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Scientists find the reason behind black holes' light shows.

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Posted on: Jun 22, 2006


The X-ray spectrum (see inset) of a binary star system consisting of a black hole and a normal star indicates that turbulent winds of multimillion degree gas are swirling around the black hole. As the illustration shows, much of the hot gas is spiraling inward toward the black hole, but about 30% is blowing away.

The temperature and intensity of the winds imply that powerful magnetic fields must be present. These magnetic fields, likely carried by the gas flowing from the companion star, create magnetic turbulence that generates friction in the gaseous disk and drive winds from the disk that carry momentum outward as the gas falls inward. Magnetic friction also heats the gas in the inner part of the disk to X-ray emitting temperatures.

The analysis of the disk wind of GRO J1655-40, or J1655 for short, confirmed what astronomers had long suspected, namely that magnetic friction is central to understanding how black holes accrete matter rapidly. Without a process to take away some of the angular momentum of the gas, it could remain in orbit around a black hole for a very long time.

J1655 is a binary system that harbors a black hole with a mass seven times that of the sun, which is pulling matter from a normal star about twice as massive as the sun. The Chandra observation revealed a bright X-ray source whose spectrum showed dips produced by absorption from a wide variety of atoms ranging from oxygen to nickel. A detailed study of these absorption features shows that the atoms are highly ionized and are moving away from the black hole in a high-speed wind.

Understanding the importance of magnetic forces in the disk of gas around J1655 could have far-reaching implications, from the supermassive black holes associated with powerful quasars, to planet-forming disks around young sun-like stars.

Image courtesy: Chandra Observatory

A team of astronomers led by the University of Michigan may know how black holes are lighting up the Universe. New data from NASA's Chandra X-ray Observatory show, for the first time, that powerful magnetic fields are the key to these brilliant and startling light shows.

It is estimated that up to half of the total radiation in the universe since the Big Bang comes from material falling towards super-massive black holes, including those powering quasars, the brightest known objects. For decades, scientists have struggled to understand how black holes, the darkest objects in the Universe, can generate such prodigious amounts of radiation.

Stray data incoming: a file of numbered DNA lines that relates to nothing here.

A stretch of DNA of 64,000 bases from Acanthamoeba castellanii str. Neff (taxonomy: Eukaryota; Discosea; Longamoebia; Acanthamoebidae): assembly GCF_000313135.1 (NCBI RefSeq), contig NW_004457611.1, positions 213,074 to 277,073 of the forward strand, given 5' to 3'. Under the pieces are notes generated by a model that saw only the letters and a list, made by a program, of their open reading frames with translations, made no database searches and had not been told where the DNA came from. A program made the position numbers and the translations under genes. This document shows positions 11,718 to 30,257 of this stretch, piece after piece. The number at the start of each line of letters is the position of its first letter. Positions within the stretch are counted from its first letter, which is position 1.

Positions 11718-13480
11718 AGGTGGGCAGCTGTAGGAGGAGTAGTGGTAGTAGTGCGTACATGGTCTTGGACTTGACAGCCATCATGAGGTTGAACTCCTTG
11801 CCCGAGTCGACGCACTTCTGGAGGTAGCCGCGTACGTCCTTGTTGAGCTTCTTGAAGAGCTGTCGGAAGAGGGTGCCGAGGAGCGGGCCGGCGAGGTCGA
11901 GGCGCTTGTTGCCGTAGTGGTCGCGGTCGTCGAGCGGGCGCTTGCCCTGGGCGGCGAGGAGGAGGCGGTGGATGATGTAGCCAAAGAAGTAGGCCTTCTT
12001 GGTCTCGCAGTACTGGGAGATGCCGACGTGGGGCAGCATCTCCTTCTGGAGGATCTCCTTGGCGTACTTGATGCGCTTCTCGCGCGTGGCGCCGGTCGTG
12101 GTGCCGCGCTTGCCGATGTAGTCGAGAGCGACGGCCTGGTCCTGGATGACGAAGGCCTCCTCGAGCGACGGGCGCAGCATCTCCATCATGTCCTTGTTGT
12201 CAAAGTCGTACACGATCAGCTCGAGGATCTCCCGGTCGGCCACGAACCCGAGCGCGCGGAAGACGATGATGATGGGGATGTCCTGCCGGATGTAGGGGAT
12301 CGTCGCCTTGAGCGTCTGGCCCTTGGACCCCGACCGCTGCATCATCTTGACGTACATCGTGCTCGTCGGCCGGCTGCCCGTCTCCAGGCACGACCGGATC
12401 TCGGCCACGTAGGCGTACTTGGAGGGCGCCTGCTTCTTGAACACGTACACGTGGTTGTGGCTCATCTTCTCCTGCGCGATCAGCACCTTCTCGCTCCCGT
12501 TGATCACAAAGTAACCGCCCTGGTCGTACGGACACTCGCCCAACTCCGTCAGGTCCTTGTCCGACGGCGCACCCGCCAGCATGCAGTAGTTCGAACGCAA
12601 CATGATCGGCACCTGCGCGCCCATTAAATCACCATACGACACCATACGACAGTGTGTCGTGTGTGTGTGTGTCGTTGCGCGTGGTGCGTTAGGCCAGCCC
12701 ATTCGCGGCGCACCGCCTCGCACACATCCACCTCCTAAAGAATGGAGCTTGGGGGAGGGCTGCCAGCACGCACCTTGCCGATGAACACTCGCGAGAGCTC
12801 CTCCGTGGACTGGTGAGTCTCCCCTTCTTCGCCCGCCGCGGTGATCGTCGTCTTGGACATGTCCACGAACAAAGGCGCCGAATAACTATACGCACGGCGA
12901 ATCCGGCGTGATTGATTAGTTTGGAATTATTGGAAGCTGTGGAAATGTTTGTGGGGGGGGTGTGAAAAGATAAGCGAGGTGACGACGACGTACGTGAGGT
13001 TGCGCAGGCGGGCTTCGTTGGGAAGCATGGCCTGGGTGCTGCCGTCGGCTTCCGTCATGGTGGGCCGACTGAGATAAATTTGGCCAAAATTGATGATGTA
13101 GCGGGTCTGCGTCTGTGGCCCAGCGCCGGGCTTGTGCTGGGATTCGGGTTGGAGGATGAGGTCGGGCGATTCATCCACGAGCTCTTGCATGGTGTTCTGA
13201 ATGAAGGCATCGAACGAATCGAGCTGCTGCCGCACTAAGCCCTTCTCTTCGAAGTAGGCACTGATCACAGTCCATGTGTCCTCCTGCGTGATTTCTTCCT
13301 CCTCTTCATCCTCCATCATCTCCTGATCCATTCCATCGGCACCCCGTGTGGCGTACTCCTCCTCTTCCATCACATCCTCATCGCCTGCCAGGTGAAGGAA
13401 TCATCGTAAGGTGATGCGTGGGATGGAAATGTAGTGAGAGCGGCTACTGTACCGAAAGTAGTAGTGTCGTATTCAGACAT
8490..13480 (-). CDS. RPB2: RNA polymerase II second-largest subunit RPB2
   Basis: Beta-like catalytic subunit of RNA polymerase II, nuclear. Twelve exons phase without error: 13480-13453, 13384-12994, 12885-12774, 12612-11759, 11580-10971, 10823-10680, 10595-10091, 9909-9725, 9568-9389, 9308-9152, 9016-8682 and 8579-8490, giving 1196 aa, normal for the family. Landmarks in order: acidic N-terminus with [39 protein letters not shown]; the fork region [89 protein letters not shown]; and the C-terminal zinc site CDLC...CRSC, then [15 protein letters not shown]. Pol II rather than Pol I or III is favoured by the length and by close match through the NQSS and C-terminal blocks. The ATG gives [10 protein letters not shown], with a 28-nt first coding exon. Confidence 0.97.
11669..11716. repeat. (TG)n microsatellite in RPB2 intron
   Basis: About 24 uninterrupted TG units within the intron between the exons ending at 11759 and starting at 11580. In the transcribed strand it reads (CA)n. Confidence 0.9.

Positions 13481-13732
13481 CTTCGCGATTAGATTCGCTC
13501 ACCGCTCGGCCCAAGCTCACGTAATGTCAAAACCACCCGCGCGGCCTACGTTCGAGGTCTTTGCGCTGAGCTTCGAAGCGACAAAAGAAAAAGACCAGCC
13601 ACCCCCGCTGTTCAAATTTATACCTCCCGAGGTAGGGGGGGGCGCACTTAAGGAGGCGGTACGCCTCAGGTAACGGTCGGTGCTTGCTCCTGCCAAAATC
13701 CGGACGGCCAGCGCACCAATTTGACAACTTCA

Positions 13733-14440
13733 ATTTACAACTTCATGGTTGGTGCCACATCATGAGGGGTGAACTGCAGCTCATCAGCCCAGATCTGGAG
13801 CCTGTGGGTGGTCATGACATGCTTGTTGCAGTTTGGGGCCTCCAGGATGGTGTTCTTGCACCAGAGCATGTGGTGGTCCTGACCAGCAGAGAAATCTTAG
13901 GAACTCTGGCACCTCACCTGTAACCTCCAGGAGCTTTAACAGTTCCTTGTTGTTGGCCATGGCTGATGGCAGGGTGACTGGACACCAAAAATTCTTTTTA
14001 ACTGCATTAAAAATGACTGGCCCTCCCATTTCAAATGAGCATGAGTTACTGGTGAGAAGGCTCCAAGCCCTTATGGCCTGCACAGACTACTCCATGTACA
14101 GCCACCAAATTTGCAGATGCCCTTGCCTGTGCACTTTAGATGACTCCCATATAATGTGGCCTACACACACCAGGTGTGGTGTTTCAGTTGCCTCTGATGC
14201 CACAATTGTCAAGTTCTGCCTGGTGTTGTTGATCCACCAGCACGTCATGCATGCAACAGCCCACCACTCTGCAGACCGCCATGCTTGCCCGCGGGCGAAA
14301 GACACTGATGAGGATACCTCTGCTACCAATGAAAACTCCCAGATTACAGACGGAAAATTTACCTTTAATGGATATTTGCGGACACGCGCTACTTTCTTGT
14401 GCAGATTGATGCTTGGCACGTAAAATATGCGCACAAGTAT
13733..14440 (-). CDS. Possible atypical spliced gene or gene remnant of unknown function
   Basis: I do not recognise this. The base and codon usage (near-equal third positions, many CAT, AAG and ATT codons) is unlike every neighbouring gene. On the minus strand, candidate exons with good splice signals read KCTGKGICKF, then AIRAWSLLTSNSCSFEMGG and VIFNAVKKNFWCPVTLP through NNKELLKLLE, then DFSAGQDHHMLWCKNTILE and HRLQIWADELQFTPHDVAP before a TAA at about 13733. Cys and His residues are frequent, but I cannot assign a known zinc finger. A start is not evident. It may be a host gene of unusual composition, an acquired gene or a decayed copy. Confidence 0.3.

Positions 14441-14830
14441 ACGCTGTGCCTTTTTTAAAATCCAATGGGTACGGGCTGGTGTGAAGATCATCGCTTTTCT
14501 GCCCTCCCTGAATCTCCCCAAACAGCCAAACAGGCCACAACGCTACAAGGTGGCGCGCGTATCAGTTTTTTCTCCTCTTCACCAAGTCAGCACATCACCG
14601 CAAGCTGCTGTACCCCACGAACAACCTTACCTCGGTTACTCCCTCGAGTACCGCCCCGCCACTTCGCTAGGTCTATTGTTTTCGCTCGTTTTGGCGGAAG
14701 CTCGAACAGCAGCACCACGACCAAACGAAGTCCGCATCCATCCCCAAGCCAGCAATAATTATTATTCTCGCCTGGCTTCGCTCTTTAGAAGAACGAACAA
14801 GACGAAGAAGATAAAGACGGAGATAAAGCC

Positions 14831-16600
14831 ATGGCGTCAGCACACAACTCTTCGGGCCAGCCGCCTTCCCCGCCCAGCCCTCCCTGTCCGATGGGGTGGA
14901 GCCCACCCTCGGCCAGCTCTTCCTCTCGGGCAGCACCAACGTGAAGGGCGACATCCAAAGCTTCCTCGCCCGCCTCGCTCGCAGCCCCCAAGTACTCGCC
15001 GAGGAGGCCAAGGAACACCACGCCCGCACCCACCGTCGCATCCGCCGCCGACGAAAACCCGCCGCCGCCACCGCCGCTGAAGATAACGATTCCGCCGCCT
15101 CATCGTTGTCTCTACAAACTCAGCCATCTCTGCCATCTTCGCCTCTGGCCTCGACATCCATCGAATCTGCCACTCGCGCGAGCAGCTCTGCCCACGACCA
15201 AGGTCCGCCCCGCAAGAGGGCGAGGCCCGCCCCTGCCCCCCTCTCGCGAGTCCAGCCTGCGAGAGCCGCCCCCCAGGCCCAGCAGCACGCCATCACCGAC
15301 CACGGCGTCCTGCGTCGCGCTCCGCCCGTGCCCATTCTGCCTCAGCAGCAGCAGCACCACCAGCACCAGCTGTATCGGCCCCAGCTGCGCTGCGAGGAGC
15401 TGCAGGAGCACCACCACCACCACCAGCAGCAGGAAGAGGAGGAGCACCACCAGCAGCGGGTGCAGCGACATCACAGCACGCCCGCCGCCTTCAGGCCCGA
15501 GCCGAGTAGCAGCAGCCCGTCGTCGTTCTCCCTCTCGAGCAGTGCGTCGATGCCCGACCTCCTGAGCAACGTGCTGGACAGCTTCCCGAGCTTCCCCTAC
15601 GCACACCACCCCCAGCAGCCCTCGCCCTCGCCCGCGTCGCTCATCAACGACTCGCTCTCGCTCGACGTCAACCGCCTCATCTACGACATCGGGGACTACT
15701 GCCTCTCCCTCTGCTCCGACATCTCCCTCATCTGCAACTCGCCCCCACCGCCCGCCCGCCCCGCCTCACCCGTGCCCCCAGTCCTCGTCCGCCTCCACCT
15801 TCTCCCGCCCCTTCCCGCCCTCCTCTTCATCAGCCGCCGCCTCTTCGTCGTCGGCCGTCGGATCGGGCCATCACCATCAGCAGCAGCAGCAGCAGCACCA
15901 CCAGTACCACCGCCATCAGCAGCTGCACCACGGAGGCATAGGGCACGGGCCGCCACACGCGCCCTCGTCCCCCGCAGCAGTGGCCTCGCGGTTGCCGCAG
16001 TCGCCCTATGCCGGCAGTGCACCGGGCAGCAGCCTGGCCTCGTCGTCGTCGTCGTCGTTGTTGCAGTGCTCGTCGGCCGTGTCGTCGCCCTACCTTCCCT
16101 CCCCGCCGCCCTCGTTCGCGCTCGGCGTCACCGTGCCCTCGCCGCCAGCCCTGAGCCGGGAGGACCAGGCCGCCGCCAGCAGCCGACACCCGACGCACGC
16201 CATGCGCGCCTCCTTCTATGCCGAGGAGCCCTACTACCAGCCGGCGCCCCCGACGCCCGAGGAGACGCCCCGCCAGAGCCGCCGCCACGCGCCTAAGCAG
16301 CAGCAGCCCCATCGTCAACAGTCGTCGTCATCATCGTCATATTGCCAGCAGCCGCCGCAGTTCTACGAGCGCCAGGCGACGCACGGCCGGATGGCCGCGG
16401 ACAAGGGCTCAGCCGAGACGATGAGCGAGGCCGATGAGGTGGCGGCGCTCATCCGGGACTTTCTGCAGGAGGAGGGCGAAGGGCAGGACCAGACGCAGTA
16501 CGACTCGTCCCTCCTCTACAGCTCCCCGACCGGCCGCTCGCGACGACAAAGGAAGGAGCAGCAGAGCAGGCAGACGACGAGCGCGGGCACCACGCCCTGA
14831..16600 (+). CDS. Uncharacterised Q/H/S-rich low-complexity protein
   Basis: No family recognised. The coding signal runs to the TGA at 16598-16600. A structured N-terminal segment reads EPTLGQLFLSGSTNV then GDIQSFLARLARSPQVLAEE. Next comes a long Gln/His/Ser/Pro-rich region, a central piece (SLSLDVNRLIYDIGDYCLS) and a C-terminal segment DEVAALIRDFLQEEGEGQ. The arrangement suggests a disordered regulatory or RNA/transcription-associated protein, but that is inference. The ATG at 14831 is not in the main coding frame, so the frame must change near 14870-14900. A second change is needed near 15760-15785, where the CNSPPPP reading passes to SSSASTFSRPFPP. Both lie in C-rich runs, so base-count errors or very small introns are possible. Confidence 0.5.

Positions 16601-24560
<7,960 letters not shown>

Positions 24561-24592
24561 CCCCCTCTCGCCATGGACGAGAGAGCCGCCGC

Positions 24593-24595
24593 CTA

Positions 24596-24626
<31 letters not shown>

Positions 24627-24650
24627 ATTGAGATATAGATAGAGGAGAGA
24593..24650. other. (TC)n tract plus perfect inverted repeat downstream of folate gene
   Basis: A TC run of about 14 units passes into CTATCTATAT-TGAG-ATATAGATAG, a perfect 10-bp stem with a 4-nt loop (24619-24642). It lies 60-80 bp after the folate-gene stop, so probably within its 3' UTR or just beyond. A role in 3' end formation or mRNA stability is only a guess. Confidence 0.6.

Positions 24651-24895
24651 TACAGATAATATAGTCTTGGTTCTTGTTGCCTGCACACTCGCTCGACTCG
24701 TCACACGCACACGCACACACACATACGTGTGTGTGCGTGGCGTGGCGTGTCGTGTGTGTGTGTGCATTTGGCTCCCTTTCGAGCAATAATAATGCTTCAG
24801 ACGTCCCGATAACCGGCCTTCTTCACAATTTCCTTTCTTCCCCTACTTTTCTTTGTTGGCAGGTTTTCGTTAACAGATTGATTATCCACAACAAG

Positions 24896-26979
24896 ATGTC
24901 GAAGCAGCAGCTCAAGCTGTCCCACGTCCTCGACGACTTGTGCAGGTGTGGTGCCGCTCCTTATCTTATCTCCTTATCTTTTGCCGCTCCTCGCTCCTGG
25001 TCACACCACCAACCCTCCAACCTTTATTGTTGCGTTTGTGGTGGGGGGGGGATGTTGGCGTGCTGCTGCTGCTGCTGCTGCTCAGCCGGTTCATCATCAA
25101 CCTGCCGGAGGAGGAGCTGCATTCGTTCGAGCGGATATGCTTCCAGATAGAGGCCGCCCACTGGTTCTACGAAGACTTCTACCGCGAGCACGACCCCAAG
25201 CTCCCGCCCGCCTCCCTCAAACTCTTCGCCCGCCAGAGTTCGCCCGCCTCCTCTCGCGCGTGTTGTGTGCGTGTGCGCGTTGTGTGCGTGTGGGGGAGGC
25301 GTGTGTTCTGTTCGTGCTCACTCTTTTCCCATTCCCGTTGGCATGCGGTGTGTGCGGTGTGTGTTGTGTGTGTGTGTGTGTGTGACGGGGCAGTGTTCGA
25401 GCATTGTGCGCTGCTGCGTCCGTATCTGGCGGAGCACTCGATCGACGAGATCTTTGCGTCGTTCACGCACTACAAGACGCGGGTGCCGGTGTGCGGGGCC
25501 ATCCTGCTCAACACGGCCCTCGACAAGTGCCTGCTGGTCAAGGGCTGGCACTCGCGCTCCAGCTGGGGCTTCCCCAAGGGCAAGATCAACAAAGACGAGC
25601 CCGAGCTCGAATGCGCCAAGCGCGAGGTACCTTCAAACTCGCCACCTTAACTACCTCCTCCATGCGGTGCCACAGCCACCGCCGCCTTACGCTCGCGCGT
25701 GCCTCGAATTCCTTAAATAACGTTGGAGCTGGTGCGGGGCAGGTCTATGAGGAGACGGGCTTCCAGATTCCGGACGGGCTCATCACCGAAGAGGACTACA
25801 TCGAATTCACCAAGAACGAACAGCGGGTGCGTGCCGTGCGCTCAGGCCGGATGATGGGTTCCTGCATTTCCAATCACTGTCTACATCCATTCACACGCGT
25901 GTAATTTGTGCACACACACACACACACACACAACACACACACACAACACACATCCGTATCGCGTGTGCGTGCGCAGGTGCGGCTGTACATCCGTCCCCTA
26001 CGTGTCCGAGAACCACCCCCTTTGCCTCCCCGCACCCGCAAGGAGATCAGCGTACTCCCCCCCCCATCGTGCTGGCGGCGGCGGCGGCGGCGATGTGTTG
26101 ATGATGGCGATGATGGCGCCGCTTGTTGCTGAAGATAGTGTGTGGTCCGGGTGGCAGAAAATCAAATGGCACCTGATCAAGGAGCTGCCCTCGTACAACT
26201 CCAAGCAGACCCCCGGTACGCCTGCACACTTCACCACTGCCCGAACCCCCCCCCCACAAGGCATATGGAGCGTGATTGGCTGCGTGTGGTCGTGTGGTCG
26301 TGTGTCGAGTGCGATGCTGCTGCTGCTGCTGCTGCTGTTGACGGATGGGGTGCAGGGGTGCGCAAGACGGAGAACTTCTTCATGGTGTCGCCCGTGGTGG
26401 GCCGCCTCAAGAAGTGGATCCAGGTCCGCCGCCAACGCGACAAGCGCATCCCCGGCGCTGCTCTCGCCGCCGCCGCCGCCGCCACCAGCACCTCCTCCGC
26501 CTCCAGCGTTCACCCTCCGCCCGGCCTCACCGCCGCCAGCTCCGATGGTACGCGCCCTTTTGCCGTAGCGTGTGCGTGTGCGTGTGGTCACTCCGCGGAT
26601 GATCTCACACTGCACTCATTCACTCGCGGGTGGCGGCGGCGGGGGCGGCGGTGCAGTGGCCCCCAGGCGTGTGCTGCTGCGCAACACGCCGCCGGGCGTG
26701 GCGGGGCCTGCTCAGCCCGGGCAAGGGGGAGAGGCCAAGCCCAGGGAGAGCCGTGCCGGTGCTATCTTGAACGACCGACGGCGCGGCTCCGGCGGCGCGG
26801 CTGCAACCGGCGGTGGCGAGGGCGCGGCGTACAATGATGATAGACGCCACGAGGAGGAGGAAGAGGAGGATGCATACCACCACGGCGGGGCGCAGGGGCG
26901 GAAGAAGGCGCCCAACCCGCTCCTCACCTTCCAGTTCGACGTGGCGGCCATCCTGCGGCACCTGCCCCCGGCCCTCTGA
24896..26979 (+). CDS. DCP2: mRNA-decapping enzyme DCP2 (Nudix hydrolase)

New X-ray data from Chandra give the first clear explanation for what drives this process: magnetic fields. Chandra observed a black hole system in our galaxy, known as GRO J1655-40 (J1655, for short), where a black hole was pulling material from a companion star into a disk.

'By intergalactic standards, J1655 is in our backyard so we can use it as a scale model to understand how all black holes work, including the monsters found in quasars,' said Jon Miller, assistant professor at U-M, whose paper on these results appears in this week's issue of the journal Nature.

If gas in a disk around a black hole loses energy, it will swirl toward the black hole, generating light along the way. Scientists have long thought that magnetic fields may drive this energy loss by generating friction in the gas and driving a wind from the disk that carries momentum outward, in an example of conservation of momentum.

By using Chandra spectra, that is, the amount of X-rays at different energies, Miller and his team showed that the speed and density of the wind from the disk in J1655 corresponded to computer simulation predictions for winds driven by magnetic fields. The spectral fingerprint also ruled out the two other major competing theories to magnetically-driven winds.

'In 1973, theorists came up with the idea that magnetic fields could drive the generation of light by black holes,' said co-author John Raymond of the Harvard-Smithsonian Center for Astrophysics (CfA) in Cambridge, Mass. 'Now, over 30 years later, we finally may have proof.'

This deeper understanding of how black holes accrete matter also teaches astronomers about other properties of black holes, including how they grow.

'Just as a doctor wants to understand the causes of an illness and not merely the symptoms, astronomers try to understand what causes phenomena they see in the Universe,' said co-author Danny Steeghs also of the CfA. 'By understanding what makes material fall onto black holes and its energy released, we may also learn how it plunges onto other important objects.'

In addition to accretion disks around black holes, magnetic fields may play an important role in disks detected around young Sun-like stars where planets are forming as well as ultra-dense objects called neutron stars.

NASA's Marshall Space Flight Center, Huntsville, Ala., manages the Chandra program for the agency's Science Mission Directorate. The Smithsonian Astrophysical Observatory controls science and flight operations from the Chandra X-ray Center, Cambridge, Mass.

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News Story Origin and Copyright: UMichigan
Click here for the original news release.


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